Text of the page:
• They believe their customers place more trust in AVP reviews, or
  • They suspect some non-AVP reviews are flouting their Reviewing Guidelines and are actually Promotional Content.

Amazon also say:

We may restrict the ability to submit a review when we detect unusual reviewing behavior, or to maintain the best possible shopping experience.

My feeling is this may be a result of two separate issues:

  • The growing number of authors with significant and active street teams, all trying to post reviews on or close to release day. If this is the case, I’d suggest authors ask their street teams to stagger their reviews (e.g. by batching the email reminders so different people receive the reminder on different days).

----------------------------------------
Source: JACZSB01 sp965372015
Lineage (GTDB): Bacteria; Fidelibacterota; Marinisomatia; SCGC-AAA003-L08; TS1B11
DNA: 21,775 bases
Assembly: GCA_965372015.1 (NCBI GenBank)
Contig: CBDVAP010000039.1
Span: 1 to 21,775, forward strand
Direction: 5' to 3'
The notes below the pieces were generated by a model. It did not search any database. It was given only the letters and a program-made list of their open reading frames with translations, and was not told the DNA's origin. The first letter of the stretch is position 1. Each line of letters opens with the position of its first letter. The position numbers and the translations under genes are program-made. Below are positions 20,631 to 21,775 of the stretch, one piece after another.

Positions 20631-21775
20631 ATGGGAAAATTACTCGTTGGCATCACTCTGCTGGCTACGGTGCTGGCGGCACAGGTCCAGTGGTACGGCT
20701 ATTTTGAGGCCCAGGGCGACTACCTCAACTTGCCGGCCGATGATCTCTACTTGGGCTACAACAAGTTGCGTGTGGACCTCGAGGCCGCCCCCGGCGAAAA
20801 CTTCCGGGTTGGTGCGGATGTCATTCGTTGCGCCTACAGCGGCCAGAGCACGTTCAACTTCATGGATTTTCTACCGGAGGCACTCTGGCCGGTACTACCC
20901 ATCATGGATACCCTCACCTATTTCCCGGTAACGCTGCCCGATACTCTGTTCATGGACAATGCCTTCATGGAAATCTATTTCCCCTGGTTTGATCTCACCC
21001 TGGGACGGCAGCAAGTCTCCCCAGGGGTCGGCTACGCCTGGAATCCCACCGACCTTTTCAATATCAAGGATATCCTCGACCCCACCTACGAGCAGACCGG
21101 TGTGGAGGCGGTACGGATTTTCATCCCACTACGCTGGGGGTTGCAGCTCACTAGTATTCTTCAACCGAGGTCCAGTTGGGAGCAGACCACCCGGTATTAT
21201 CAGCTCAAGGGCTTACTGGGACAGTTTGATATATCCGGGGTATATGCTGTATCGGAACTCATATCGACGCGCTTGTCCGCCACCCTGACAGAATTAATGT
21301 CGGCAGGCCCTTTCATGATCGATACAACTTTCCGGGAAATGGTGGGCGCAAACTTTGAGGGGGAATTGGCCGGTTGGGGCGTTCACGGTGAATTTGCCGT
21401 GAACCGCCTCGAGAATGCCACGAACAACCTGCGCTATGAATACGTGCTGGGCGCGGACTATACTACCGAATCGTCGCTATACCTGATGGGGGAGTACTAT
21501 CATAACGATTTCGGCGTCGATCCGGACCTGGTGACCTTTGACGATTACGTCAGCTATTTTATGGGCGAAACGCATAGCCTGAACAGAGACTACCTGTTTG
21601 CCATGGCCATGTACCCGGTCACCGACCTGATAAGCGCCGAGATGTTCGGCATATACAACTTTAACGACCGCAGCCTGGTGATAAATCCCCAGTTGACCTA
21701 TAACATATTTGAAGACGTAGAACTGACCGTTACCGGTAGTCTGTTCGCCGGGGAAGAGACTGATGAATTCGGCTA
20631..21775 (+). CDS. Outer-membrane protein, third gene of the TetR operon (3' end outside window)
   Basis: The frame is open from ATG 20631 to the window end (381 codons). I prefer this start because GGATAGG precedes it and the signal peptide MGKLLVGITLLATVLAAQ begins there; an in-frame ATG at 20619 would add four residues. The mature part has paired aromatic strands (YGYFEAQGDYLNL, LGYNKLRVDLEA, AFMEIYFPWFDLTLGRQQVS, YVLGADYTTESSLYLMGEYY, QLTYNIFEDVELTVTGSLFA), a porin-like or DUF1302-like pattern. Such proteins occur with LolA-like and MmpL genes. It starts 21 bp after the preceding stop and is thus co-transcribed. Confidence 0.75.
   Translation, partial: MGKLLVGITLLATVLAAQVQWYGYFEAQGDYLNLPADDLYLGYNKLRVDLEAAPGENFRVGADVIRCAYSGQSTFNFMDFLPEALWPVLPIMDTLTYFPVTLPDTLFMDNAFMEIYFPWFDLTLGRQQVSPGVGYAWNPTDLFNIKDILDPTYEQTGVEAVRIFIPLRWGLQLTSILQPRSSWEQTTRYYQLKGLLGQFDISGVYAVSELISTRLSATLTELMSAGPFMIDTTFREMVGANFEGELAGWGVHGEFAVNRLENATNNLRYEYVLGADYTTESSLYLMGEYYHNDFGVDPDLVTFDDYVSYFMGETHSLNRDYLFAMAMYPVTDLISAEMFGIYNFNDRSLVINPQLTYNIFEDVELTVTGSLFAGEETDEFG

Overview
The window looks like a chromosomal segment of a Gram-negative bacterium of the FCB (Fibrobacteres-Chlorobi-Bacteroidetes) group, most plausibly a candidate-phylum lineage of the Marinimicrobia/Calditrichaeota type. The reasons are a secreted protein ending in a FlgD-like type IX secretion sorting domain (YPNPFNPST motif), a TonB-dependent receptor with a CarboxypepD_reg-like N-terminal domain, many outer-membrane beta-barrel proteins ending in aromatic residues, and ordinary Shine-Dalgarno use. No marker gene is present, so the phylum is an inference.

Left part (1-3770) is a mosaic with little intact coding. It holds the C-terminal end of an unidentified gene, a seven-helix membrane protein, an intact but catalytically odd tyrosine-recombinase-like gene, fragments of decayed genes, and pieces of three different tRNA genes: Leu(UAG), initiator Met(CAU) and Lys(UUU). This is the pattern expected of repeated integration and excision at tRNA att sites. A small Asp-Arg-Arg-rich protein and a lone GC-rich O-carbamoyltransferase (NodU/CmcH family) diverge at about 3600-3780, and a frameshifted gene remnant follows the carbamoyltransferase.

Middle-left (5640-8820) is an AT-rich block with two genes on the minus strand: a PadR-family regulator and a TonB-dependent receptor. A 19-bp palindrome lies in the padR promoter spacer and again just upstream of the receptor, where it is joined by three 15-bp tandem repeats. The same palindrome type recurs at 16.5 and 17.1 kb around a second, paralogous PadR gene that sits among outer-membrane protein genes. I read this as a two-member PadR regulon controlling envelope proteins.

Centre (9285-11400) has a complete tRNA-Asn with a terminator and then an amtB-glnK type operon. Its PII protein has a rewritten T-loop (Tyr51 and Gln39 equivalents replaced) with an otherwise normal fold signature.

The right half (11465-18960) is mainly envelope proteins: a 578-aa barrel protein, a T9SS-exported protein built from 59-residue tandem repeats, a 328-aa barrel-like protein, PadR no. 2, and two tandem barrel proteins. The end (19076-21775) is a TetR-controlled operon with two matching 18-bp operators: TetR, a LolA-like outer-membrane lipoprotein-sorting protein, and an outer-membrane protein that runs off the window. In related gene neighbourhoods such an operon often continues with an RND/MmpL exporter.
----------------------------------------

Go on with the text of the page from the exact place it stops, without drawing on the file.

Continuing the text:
• Coupon clubs and other ethically challenged sellers are still giving away free products in exchange for reviews (probably five-star reviews).

Either way, we can only hope it will eliminate some of the fake reviews (and sellers) without hurting genuine reviewers (and authors).


I know authors find it hard to get reviews. I know authors find it frustrating when they lose reviews, or when reviewers can’t post for whatever reason. Often, it’s the honest sellers, honest authors, and honest reviewers who miss out.

But I also know Amazon customers need to be able to trust the Amazon review system

Amazon want that as well. Without trustworthy reviews, Amazon is just another online retailer.

Years of observation has shown me that every rule Amazon have introduced, every review they have deleted, has been an attempt (successful or otherwise) to protect their review system.